Degree Type


Date of Award


Degree Name

Doctor of Philosophy



First Advisor

Raymond W. Arritt


For open-pollinated species, the success of a pollen grain pollinating a receptive plant is a function of when it is shed, its dispersion in the atmosphere, and the chance of germination upon deposition. Most studies of pollen dispersion have focused on a source and surrounding fields in relatively flat terrain, but dispersion to distances over 20 km has been reported in regions of complex terrain. For this reason, a more detailed examination of atmospheric dispersion over long distances and the components of dispersion - shed, transport, and successful pollination - was undertaken. This dissertation uses numerical models to predict these components in order to improve simulations of dispersion over long distances. Chapter One provides an overview of work previously done in pollen dispersion. Chapter Two describes a model that uses empirical relationships between pollen release and meteorological variables to predict diurnal variations in maize pollen shed. The model captured the general pattern of shed and predicted the time of peak shed on most days. In Chapter Three, a meteorological model was combined with a Lagrangian dispersion model to predict bentgrass pollen dispersion over complex terrain. The models predicted pollen deposition in locations where outcross was previously reported over 20 km from the source. However, pollen was not predicted to be deposited on upwind slopes of mountains or in valleys more than a few kilometers from the source. Chapter Four examines how thermally-generated updrafts resulting from surface sensible heat flux and mechanically-generated updrafts associated with complex topography affect dispersion. We determined the gaps in pollen dispersion found in Chapter Three resulted from additional lift created by convergence on the windward side of mountains and thermally-induced flow that traveled up valley walls and mountain slopes. Chapter Five examines how maize pollen viability is affected when pollen grains are lifted higher in the atmospheric boundary layer. Viability was predicted to be as much as 30% higher when the atmospheric conditions along a pollen grain's trajectory are used compared to estimates of viability using conditions at the Earth's surface. Chapter Six summarizes the dissertation. The results of this work are expected to improve future models of pollen dispersion, leading to more accurate predictions of outcrossing. Also, the methods described here are not limited to maize or bentgrass pollen, but can be modified for applications to other biological particles that rely on atmospheric conditions for dispersion.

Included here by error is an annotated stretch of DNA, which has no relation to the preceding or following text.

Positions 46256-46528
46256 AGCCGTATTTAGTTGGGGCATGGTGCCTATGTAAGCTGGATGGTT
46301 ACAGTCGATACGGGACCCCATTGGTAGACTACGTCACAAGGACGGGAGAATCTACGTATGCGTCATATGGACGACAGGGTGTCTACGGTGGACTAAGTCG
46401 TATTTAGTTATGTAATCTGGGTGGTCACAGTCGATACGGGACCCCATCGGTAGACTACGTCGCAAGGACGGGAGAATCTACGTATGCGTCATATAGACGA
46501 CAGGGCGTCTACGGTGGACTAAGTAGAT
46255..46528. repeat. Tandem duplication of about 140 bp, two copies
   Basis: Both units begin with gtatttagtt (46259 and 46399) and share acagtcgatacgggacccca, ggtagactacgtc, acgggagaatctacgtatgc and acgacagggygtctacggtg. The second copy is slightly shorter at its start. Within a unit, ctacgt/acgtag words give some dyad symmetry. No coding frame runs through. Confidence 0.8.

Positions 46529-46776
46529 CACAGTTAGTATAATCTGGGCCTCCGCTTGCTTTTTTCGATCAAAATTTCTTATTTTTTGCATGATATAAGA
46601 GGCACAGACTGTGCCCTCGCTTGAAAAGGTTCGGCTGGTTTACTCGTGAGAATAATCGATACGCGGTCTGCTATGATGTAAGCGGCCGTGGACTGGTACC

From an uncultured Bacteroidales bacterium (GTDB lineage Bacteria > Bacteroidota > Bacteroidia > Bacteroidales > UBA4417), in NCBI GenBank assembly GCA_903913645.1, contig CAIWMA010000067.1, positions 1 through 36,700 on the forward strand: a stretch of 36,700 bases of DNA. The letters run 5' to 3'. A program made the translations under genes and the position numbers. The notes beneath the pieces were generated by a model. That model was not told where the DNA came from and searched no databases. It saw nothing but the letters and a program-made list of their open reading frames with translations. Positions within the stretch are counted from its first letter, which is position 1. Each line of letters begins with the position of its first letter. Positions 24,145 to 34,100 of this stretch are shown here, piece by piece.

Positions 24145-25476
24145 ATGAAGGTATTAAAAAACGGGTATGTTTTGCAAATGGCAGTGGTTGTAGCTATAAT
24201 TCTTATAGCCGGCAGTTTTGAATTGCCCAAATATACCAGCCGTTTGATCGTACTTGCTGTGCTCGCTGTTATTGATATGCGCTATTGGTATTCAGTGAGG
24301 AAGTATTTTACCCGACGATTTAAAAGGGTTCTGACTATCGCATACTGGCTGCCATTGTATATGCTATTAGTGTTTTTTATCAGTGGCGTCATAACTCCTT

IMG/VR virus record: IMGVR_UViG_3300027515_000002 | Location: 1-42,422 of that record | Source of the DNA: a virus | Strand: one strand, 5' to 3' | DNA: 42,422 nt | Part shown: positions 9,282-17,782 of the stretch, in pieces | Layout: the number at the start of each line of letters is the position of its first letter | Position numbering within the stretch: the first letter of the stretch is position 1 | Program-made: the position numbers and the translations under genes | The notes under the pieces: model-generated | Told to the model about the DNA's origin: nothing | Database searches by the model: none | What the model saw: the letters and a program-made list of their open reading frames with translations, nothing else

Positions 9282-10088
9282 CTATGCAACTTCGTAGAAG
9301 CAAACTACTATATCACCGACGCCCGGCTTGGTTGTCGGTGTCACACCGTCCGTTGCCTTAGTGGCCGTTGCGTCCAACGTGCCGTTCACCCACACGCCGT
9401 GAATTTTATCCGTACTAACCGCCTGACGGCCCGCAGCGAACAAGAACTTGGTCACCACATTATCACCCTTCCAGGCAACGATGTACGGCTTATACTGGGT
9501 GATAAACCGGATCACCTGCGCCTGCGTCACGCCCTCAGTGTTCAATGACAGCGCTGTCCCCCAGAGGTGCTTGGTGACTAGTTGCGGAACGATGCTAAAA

Copyright Owner

Brian Viner



Date Available


File Format


File Size

116 pages